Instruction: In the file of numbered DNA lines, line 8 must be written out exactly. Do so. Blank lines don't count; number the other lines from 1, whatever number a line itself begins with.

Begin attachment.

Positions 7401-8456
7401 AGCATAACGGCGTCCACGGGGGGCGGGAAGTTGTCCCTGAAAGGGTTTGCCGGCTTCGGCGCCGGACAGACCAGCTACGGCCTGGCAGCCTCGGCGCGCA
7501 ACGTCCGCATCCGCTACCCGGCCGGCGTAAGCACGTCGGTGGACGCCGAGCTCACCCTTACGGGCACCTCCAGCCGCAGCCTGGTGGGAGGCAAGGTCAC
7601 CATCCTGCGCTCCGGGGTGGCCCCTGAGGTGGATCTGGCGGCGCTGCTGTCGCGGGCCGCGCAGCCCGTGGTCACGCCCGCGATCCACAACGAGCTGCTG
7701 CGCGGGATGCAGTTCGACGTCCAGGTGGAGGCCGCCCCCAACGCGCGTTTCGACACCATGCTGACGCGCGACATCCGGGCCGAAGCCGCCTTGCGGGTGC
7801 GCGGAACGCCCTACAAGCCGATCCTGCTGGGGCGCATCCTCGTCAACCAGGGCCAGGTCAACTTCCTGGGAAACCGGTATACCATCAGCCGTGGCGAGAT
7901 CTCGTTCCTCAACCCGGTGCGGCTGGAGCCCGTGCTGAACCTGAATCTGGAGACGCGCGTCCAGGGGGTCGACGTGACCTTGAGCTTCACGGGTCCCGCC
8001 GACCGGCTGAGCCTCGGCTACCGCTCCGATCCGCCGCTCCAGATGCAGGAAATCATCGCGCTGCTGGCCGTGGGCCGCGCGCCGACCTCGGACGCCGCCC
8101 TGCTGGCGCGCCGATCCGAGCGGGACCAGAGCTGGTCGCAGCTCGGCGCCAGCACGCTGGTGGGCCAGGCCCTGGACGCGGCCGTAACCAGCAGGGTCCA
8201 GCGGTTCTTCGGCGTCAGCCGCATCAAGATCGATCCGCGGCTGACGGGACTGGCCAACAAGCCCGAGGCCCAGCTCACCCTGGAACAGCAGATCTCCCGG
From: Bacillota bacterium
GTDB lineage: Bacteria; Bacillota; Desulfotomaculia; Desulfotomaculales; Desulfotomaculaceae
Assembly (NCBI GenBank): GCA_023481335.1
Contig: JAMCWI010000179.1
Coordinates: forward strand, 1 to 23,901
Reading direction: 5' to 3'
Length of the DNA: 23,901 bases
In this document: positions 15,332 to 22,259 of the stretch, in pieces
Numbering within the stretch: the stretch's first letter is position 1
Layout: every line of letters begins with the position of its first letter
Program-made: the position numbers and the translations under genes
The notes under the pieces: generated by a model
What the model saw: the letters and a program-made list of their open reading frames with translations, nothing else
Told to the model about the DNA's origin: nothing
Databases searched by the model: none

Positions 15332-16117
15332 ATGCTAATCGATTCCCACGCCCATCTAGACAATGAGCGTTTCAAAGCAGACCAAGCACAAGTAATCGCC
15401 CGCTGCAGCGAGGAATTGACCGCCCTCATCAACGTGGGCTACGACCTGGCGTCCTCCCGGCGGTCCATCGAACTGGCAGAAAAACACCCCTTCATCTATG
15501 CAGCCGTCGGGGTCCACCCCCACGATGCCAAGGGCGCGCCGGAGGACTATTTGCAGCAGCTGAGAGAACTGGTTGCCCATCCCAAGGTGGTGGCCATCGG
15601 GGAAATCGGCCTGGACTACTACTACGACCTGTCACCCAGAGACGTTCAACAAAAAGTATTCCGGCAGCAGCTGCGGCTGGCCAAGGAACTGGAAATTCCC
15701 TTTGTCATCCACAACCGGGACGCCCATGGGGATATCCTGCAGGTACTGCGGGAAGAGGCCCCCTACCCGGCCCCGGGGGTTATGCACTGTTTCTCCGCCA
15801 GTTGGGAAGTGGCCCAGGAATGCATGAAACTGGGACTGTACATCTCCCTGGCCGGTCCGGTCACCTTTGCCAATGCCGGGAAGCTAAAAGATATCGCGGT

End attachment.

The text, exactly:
8001 GACCGGCTGAGCCTCGGCTACCGCTCCGATCCGCCGCTCCAGATGCAGGAAATCATCGCGCTGCTGGCCGTGGGCCGCGCGCCGACCTCGGACGCCGCCC